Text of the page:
Best and Worse Dressed at Summer Olympic Games 2016
| August 7th, 2016
The synergy between sports and fashion has never been stronger.
Designers continually take inspiration from the sports world – whether it’s from reinterpreting athletic wear to using traditional sportswear materials like sweats, mesh and neoprene. Mega sports brands like Adidas and Nike often collaborate with designers like Stella McCartney, Riccardo Tisci of Givenchy and Raf Simons for special collections.
And when an esteemed couture fashion house like Chanel puts sneakers on their runway or when a gym basic like the hoodie can now retail for over a thousand dollars from some designer label, it shows just how these two industries have embraced and inspired each other.
So you would think the Olympic Games – the sports world’s biggest and most prestigious event – would be the perfect showcase to display this perfect marriage. Yet, during the Opening Ceremonies of the Summer Games in Rio on Friday night, not every country during the Parade of Nations got it right.
Granted, the road to the Olympics is an arduous one and style is probably not part of the agenda for some smaller nations where just getting to the Games is considered a successful feat.
But the Olympics can also be a complicated style game. Of course you would want to show some patriotism, perhaps a bit of your country’s traditions and history but also look like you are marching towards the future. How do you get that all across in an outfit to the world watching?
Getting some of your country’s biggest designer names to design the outfits for their countrymen – as some nations proudly did – was not always a guarantee for a gold medal in style.
Scroll through for some of the best and worse dressed from the Opening Ceremony of the Summer Games.
Sporting Ralph Lauren designed outfits, the American team lead by flag bearer Michael Phelps, looked seaworthy in their Regatta-looking ensemble of white pants, navy blazer, striped tee and deck shoes. While the nautical look is a time honoured classic, it certainly doesn’t win any medals for innovation or cool style and was a disappointment from the powerhouse nation that practically invented sportswear and home to some of the most coveted athletic brands.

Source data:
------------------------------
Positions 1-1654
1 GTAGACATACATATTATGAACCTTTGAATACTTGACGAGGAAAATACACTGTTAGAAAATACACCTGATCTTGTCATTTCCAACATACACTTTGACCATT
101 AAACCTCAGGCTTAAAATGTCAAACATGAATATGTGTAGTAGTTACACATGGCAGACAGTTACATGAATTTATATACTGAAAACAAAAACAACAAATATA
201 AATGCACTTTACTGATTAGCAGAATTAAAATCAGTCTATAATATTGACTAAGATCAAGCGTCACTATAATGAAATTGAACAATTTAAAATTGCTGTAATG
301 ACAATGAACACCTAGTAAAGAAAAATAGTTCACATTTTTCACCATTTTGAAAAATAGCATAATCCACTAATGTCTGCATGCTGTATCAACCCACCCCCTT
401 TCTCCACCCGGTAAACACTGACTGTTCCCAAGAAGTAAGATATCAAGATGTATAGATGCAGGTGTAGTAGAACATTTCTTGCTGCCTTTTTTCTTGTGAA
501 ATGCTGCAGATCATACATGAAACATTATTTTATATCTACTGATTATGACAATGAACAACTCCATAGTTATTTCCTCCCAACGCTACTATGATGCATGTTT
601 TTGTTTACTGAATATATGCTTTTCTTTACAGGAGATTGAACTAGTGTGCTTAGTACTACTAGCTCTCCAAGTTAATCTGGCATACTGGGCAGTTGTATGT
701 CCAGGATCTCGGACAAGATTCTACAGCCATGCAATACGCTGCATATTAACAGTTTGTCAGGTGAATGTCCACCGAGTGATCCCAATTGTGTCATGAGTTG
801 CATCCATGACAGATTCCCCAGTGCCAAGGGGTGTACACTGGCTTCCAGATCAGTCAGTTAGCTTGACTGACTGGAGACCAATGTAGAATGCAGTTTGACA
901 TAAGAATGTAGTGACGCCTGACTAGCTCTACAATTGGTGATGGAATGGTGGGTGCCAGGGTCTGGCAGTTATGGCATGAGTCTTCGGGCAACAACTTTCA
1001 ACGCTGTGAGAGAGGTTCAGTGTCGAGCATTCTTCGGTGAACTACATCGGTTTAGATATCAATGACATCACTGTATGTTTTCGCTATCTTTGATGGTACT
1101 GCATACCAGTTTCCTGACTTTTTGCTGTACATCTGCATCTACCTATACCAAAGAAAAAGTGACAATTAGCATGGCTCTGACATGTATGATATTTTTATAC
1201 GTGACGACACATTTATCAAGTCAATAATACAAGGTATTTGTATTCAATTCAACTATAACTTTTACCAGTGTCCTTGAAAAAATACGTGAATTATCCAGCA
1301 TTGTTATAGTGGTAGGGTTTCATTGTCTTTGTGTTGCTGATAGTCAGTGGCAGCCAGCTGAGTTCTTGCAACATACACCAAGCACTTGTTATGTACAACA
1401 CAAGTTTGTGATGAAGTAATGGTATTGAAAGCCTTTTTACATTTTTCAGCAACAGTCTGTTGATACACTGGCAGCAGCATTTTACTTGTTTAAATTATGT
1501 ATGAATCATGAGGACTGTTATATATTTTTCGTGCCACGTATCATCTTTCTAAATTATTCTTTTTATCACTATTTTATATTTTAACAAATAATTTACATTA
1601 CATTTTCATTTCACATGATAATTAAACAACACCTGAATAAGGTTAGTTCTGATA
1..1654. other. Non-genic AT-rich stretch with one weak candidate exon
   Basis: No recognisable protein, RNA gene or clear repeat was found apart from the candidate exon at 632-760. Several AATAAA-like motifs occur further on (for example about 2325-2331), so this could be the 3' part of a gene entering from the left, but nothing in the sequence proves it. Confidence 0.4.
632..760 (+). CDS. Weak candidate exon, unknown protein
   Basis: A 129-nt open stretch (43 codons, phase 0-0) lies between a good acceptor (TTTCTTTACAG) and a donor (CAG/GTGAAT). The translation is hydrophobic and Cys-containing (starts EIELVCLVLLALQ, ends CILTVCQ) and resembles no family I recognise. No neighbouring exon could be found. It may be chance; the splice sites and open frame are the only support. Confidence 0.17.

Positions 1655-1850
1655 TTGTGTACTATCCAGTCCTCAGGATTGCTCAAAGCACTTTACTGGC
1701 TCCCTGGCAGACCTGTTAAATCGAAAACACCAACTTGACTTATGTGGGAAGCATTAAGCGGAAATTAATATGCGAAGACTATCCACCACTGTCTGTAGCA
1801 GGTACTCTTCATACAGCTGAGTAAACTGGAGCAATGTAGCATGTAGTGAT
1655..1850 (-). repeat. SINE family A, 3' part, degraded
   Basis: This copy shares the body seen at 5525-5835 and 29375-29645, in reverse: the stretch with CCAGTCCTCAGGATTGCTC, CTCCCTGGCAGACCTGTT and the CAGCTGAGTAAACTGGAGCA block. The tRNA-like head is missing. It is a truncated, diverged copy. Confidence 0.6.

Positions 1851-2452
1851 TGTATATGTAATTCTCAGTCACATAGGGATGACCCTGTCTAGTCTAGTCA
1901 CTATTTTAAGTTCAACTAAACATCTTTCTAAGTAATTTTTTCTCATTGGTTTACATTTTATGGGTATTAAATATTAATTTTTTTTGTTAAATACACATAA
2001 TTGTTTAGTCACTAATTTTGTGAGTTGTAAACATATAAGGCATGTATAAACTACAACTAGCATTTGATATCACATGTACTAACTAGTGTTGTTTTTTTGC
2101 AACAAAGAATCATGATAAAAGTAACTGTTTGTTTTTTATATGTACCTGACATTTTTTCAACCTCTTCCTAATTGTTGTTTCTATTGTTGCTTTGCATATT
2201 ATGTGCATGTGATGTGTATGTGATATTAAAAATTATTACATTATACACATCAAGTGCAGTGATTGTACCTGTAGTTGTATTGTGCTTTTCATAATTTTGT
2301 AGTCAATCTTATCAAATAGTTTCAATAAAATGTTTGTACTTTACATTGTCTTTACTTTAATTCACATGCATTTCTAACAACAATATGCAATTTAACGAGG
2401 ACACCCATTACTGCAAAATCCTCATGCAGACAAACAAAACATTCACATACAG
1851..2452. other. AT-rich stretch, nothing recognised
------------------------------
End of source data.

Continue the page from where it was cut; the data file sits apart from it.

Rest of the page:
While the Summer Games in Rio is being held during what is considered the winter months in that South American city, someone in Germany could have done some simple research and discover temperatures don’t exactly plummet in that part of the world. What other explanation could there be for the German team to be dressed in silver coats and black leggings? Heavy and drab looking and a disappointment from the country that gave the world the ultra-cool sportswear brand Adidas.
Despite being designed by master tailor Giorgio Armani, the Italian team looked rather basic, dull and non-descript in their navy blue double-breasted suits. Thank heavens for the sneakers, which provided a touch of cool. But from a fashion powerhouse country like Italy, it was a surprising disappointment.
Social media erupted with food-themed memes over Team China’s egg yolk coloured blazers for the females and Sriracha hot sauce coloured blazers for the male athletes. While yellow represents royalty and power and red is related to luck and happiness in Chinese culture, it was puzzling to separate the sexes according to colour. Either group looked garish in those particular bold hues.
While it’s always appropriate to show patriotism by wearing your country’s colours, it was disappointing to see the usual style-savvy Swedes in these less than inspiring outfits that featured awkward knee length skirts paired with footless tube socks.
Featuring the cool hues of blue in wavy stripes, these dresses from Team Sierra Leone looked like they came right off a J.Crew rack. Utterly simple yet chic.
While the male athletes from Hungary got stuck with boring navy blue suits, the females got to wear a very cool and minimalist dress. Featuring broken lines, pleating and belted, the startling simplicity of it looked very modern and stylish.
Hudson’s Bay, the official outfitters for Team Canada got the Dsquared2 designers, Toronto-born twins Dean and Dan Caten, to design these outfits which got a rousing roar of approval online from around the world. It was a successful blend of being patriotic with the colours and maple leaf emblem but also broke the mold on the boring blazer look with an anorak-style hem that featured drawstrings and slits. It was the rare Olympic outfit that brought some street-style savvy to the sports arena.
In slim fitting khaki suits with accents of red, the delegation from Angola looked summery cool and very fashionable. It was a master-class example that showed that not every Olympian in a suit needs to look like flight attendants or attend some private high school academy.
Team Indonesia not only looked regal and showed off their country’s heritage but it was a cool example of breaking the boring blazer look that tends to populate this ceremony.